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Teva Pharmaceutical Industries Ltd. scored a victory in the Federal Circuit Court of Appeals after it ruled a rival company cannot produce generic copies of one of its drugs until 2019.
Watson Pharmaceuticals Inc. sought to sell a generic copy of Cephalon's (Teva's recent $6 billion acquisition) drug Fentora. The fast-dissolving painkiller, used to relieve episodes of cancer pain in adults already taking opioids, reportedly generated $81 million for Cephalon in the first half of 2011. It appears Watson was trying to get in on the action.
Unfortunately for the rival company, a lower court found that Watson's demonstrated intent to manufacture, market and sell the generic version of Fentora would infringe on its patent covering the process of dissolving the pill orally. Apparently, it's pretty difficult to formulate a drug that you can take with a glass of water. Since Cephalon's patent doesn't expire until 2019, Watson would have to wait almost 10 years before producing the generic drug.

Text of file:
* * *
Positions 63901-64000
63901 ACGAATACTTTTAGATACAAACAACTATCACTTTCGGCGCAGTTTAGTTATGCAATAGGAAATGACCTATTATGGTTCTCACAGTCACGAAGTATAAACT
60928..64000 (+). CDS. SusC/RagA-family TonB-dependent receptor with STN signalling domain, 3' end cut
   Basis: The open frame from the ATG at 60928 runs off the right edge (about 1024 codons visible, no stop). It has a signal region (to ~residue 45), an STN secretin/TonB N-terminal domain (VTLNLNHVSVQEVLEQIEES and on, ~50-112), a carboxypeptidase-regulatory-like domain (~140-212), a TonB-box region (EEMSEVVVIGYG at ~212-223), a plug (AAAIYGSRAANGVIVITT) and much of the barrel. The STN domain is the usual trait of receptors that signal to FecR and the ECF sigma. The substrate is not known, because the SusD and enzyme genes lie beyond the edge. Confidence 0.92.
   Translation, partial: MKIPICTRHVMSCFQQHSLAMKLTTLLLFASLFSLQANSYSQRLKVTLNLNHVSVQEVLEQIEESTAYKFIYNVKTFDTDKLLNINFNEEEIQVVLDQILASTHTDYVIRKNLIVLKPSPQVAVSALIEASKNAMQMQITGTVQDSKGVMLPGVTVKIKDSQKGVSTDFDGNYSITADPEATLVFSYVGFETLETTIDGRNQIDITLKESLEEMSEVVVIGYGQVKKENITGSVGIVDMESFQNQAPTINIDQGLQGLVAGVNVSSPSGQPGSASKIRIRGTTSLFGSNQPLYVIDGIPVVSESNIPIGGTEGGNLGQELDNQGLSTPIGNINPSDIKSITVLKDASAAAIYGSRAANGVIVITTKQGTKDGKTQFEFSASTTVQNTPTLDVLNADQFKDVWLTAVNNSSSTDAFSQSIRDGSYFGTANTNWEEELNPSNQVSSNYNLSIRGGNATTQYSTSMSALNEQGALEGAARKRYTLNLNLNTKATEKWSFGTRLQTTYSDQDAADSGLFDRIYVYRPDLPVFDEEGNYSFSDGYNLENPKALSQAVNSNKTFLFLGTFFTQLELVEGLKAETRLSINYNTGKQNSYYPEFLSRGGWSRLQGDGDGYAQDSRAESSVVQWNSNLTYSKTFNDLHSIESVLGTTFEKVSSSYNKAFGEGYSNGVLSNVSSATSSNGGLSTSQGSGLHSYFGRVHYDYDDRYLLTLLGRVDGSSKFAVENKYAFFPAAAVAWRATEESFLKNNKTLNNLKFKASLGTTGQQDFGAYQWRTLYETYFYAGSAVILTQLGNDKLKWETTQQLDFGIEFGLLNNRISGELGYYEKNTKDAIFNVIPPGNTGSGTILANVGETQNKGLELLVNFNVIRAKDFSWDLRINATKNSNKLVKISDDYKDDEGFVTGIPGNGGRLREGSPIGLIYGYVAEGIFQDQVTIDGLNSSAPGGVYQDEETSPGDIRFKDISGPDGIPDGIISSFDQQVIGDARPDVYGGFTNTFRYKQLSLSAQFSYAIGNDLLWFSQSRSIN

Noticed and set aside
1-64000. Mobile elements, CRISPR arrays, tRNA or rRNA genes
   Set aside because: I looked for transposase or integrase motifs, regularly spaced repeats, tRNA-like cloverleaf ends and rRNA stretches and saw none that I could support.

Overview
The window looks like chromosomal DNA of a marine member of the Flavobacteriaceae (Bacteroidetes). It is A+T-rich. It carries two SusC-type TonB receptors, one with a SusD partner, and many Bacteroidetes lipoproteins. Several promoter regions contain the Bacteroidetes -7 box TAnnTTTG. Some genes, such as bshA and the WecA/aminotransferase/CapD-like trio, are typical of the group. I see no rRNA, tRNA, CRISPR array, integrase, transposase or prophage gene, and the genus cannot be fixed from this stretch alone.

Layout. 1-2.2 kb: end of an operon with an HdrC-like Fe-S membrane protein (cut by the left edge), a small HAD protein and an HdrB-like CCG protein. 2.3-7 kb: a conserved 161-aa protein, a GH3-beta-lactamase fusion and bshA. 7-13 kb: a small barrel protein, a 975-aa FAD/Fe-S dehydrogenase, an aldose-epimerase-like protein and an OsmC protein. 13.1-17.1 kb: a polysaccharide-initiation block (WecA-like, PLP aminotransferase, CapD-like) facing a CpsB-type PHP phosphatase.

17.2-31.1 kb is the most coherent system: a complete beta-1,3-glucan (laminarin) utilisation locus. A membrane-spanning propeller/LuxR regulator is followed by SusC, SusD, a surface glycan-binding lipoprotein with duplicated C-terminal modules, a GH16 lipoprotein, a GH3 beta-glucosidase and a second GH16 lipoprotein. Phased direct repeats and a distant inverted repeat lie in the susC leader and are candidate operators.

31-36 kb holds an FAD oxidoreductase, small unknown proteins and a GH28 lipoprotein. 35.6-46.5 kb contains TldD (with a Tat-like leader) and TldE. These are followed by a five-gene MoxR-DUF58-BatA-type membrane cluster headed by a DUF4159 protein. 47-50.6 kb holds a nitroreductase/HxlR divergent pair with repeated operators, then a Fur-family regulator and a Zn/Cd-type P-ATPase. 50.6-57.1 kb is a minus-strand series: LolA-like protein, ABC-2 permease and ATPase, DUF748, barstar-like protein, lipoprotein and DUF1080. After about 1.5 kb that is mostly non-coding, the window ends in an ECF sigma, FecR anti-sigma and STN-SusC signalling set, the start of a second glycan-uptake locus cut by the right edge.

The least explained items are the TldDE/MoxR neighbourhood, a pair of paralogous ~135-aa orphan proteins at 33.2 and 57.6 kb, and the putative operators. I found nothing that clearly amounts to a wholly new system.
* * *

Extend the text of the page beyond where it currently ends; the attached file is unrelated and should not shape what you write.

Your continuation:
In upholding the lower court's decision in a notice without a formal opinion, the Federal Circuit re-emphasized that Watson cannot sell generic versions of the drug until Cephalon's patent expires.
Teva has been very active in the Federal Circuit lately, recently losing an appeal against AstraZeneca Pharmaceuticals for the rights to cholesterol drug Crestor.
Given its recent "series of unusually robust price increases" for several Cephalon products and its more-recent victory in the Federal Circuit, however, it doesn't look like Teva will be feeling the sting of losing the rights to Crestor any time soon.